Not being a big fan of over-the-top 'bluz-rock,' David Gogo's "Halfway To Memphis" didn't grab me right away. Despite impressive fretwork, his sonic assault on Muddy's "Louisiana Blues" really didn't say much. Nor did "Click Clack," a rather psychedelic twist on "Two Trains Running," quite spin my personal crank, though again the guitar work was exemplary, ferocious and feral with David snarling away against a funky backdrop.
Ah, but track three, a cover, of all things, of Willie Nelson's "Night Life." Piercing leads. Moody organ. Way cool. Then came "Bad Faces,' a Gogo original, with a Robert Cray-ish slinky soul feel about it; David, though, powers it with razor-sharp slide, augmented with tremolo-drenched rhythmic underpinning. And by the first few notes of David's "Soul Fever," a straight-from-Texas take on an SRV-style shuffle, I was an unabashed fan.
The title track rides a Memphis groove, with an unmistakable Southern feel courtesy of Rick Hopkins' wheezing organ and David's evocative slide work. Things crank up with another go at Muddy, with "Rollin' and Tumblin" getting a Johnny Winter-style treatment, furious slide and slightly distorted vocals; it may lack the inherent dignity Muddy brought to everything he did, but it's sure got an equal degree of menace. Few would dare tackle "It's A Man's World," indelibly associated with Mr. Brown; David's take, though, is damn near as soulful, albeit taking a somewhat different approach to the tune. David gets my 'Excellent Choice Of Covers' award for his take on Eddie Hinton's blue-eyed soul chestnut, "Testify," again featuring excellent organ from Mr. Hopkins. The song's secular but the fervour's gospel all the way, and David does the tune justice indeed, his solo here reminiscent of fellow Canuck Jeff Healey.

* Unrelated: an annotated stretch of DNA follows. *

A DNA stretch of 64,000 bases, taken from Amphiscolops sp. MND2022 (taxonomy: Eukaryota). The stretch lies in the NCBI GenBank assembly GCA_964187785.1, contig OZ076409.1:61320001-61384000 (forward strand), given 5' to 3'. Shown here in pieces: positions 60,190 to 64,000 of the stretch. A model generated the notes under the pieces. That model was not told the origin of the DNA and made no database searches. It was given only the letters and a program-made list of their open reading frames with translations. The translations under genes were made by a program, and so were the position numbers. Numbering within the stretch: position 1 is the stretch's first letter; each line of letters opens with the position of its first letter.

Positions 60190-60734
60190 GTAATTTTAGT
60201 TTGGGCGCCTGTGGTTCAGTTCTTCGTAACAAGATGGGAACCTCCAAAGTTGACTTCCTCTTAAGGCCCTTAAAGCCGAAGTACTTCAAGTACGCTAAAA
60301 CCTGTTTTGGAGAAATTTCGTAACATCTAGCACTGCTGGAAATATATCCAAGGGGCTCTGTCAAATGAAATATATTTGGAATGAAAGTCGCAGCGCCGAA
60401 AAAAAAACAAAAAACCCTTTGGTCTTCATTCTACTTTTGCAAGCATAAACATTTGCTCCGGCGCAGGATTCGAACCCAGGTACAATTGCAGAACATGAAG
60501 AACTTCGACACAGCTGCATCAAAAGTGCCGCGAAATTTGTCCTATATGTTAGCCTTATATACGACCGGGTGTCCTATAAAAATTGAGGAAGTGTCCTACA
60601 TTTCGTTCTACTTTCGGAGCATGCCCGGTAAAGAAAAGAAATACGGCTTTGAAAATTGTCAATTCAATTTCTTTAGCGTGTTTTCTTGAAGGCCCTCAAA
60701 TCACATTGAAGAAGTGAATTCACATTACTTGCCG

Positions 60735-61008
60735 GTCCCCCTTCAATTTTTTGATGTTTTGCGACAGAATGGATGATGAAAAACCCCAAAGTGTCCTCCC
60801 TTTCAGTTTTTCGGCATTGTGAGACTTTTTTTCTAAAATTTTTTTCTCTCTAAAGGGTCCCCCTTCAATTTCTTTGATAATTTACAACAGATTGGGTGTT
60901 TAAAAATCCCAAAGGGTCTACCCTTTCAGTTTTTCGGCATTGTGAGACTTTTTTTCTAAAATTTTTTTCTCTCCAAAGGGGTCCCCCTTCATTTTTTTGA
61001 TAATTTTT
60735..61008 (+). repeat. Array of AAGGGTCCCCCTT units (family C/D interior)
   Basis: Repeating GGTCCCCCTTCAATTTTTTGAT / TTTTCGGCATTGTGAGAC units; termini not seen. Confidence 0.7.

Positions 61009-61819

Another Gogo original, " I Should Have Lied," is a funky rocker with a sinuous groove; David wraps things up with an almost-ten-minute medley of classics, two by Wolf, two by John Lee Hooker, and the Willie Dixon-penned "Wang Dang Doodle." On both, David's playing, for all the technical mastery on display, is simply too much. Music is like pickle-flavoured ice cream . . . just because it can be done doesn't mean it should. Silence can mean as much as sound, and grace, in the long run, counts for more than force.
Still, those whose tastes run to Steve Ray Vaughan, Gary Moore and their ilk - searing licks against pounding rhythms - oughta love this one. And while it's easy enough to make comparisons (this one sounds like SRV, that one like Cray, etc.), for the most part David manages to put his own stamp on things. Where resemblances are apparent it's only because David's spent the requisite time soaking up sounds of the seminal figures in a traditional genre.
What does it all add up to? A seriously rocking outing that maintains a healthy respect for tradition yet stretches to encompass guitar work that goes all the way to the edge. If that's whatcha like, you won't find better.
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